Using Twitter for Work
Using Social Media Effectively
When some people hear the word "Twitter," they automatically think of wasting time. After all, how can you have time for work when you're updating your followers about what you had for lunch, or the gossip from your 2 p.m. staff meeting?
It's true that Twitter can be a distraction . But it can also be an important resource for both personal and organizational growth. And knowing how to use Twitter effectively, and the common mistakes to avoid, is vital to getting the best from the service.
In this article, we'll review how to use Twitter to grow your career and benefit your organization. We'll also look at the basics of Twitter.
What is Twitter?
Twitter is a social networking site that allows users to connect with each other and send short messages, or "tweets," about what they're doing or thinking.
Your "followers" see your tweets in a rolling feed, called a timeline, when they log into the service.
Tweets can be trivial – we've all heard the "what someone ate for breakfast" example – or they can be significant and valuable, for example, when they highlight key news, or articles written by thought-leaders in your industry. It's up to you to choose the type of information you follow!
Here are some useful definitions for new Twitter users:
- Tweet – a post on Twitter.
- Timeline – your "feed" on Twitter, where tweets made by people you follow are published.
Hashtag – The hashtag symbol (#) can help people track different topics to find information easily. Simply put the # symbol in front of your tweet's most relevant word, or use it to "tag" a tweet under a certain category. For example, #leadership or #mindtools.
You can search for other tweets tagged with a particular hashtag by clicking in the hashtag when you see it in your Twitter timeline.
- Followers – These are your friends or connections – the people who are following your tweets. Your tweets will appear on their timelines. (All tweets are technically "public" and searchable unless you decide to make your account private. Be careful what you say!)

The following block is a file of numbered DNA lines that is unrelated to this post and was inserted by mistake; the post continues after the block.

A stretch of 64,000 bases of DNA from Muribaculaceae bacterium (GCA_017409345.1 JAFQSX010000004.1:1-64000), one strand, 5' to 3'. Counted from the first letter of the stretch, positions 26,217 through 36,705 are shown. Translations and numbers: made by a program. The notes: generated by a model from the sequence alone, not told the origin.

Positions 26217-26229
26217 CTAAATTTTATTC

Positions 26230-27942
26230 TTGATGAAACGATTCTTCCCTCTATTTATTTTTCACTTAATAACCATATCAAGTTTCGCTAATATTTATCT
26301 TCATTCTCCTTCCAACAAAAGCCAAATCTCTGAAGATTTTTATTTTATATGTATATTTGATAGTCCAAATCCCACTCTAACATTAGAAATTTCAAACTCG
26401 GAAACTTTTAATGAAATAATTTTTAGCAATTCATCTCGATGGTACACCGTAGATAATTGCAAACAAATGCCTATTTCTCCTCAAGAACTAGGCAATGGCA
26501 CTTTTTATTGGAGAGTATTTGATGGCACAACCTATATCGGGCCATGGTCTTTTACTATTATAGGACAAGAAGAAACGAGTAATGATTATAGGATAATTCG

@ Replies – If you want to tweet to someone else, use @ right before that person's username. For example, tweet "@Bob45 I saw your tweet. Interesting!" – and your follower Bob will get the message in his timeline (if he follows you) or in his "@mentions" column (if he doesn't follow you).
If you put the person's name at the very start of the tweet, as in the example above, only you, him, and people who follow both of you will see the Tweet in their timelines.
If you put his name elsewhere in the message, everyone who follows you will see the tweet. For example, this would happen if you tweeted "Me and @Bob45 are working on a new marketing proposal."
- Profile – Potential followers may read your profile, as well as your latest tweets, to decide if they want to follow you back. There's also space on your profile for a web address, and you can customize the colors and images.
Retweet – Retweeting is when you tweet someone else's tweet to your followers. This helps your followers find useful information. It's also a sign of respect, and it can help you build credibility and develop your network on Twitter.
To retweet, simply type RT @ and the person's username (to give the person credit), and then copy or type the tweet. For example, type "RT @Bob45 CEO will make big announcement today. Stay tuned!" You can also retweet directly on the Twitter website without the need to copy or type the tweet.
If you want to give a person credit for a link or idea, you can also say "via @Bob45" in your tweet.
Before you retweet, make sure it's on a subject that you want to be associated with. Don't just retweet for the sake of it!
Although it's easy to find yourself spending too much time on Twitter, the site offers some great benefits to help you grow professionally. For example, you can:
- Stay informed about industry trends – Follow people or organizations that lead your industry. This allows you to stay updated about your field. Trade publications and magazines often have informative Twitter accounts as well.
- Network – Establish and strengthen professional relationships. Twellow can help you find industry-specific groups and people to follow on Twitter.
- Brainstorm – Ask your followers for ideas – or, if your team is on Twitter, brainstorm back and forth. This is especially useful when you're working with a virtual team, or when you don't want to spend time getting together for a meeting. (If you want a more secure environment for brainstorming or information sharing, take a look at Yammer.)
- Advance your career – Some people use Twitter to find new jobs or training opportunities. Organizations often post jobs on Twitter, so this is a great way to quickly see openings. Networking through Twitter can also lead to some great career and learning opportunities.
If you're concerned that Twitter will distract you from other work, specify certain times to check your timeline, or use Twitter to take a break from other more demanding tasks. For instance, you may decide that you'll only check Twitter just before lunch, and at the end of the day.